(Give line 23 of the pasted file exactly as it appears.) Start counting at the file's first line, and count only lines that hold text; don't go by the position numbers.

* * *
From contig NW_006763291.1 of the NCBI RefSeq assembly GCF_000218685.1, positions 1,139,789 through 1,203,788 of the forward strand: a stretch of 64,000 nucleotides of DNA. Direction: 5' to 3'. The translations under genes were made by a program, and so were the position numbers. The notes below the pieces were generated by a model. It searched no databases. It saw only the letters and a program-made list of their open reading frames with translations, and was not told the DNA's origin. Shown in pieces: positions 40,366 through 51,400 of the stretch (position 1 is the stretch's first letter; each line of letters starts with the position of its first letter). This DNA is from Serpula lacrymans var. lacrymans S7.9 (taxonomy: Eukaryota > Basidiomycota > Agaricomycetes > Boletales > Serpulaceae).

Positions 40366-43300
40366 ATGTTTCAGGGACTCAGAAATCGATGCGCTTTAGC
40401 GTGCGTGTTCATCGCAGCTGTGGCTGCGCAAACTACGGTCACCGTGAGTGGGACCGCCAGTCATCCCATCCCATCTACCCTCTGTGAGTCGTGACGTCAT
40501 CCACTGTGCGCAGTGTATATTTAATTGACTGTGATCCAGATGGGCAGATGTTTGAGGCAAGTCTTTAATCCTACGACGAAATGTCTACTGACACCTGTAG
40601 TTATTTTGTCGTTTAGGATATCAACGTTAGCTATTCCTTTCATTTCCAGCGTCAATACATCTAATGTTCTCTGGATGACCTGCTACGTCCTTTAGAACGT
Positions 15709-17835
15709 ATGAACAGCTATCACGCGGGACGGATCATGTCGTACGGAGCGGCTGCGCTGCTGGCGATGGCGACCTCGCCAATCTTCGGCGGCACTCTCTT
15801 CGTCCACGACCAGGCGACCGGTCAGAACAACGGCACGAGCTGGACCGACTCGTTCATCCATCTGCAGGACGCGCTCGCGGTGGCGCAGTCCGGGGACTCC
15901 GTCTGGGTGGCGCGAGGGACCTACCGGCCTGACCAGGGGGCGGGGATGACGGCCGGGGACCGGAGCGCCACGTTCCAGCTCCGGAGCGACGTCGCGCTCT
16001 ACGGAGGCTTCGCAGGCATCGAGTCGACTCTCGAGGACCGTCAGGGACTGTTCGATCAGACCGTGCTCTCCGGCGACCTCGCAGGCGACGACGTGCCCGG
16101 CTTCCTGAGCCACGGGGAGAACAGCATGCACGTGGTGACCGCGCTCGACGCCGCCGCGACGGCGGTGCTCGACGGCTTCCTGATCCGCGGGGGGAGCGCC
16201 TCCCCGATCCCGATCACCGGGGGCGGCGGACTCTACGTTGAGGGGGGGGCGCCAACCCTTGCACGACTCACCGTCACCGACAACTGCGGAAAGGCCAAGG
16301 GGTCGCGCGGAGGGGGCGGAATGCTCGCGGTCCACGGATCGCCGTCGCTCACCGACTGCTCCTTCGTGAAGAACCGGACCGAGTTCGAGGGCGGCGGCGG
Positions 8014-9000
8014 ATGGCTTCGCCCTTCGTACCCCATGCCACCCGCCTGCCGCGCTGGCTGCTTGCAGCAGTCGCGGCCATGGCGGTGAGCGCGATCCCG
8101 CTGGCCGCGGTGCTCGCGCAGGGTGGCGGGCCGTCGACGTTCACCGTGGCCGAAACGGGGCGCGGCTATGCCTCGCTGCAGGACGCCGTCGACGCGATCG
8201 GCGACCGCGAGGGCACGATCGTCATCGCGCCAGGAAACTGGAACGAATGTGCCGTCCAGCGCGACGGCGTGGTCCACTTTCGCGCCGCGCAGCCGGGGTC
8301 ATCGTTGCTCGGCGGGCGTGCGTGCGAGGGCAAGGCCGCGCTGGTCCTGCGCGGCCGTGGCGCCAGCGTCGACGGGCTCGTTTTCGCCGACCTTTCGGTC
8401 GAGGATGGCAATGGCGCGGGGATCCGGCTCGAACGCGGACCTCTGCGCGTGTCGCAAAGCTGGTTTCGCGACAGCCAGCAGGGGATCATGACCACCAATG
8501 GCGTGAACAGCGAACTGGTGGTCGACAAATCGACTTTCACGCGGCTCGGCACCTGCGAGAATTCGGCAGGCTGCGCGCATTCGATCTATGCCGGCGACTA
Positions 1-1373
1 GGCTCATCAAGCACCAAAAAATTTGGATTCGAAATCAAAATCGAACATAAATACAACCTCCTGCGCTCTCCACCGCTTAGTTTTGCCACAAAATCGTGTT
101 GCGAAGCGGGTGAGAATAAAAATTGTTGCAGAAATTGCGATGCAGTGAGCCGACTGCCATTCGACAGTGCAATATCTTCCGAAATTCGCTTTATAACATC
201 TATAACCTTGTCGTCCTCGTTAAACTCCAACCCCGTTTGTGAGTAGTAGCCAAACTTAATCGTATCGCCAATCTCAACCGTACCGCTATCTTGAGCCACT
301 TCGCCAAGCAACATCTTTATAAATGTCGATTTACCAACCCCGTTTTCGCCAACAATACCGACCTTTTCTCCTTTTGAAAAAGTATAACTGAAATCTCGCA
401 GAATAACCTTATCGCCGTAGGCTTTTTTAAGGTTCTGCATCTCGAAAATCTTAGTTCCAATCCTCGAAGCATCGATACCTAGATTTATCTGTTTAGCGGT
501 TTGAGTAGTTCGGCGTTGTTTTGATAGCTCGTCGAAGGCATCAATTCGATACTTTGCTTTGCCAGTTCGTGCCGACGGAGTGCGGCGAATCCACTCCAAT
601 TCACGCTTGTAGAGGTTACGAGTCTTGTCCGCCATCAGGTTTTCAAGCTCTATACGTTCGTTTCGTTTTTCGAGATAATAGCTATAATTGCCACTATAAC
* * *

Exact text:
1 GGCTCATCAAGCACCAAAAAATTTGGATTCGAAATCAAAATCGAACATAAATACAACCTCCTGCGCTCTCCACCGCTTAGTTTTGCCACAAAATCGTGTT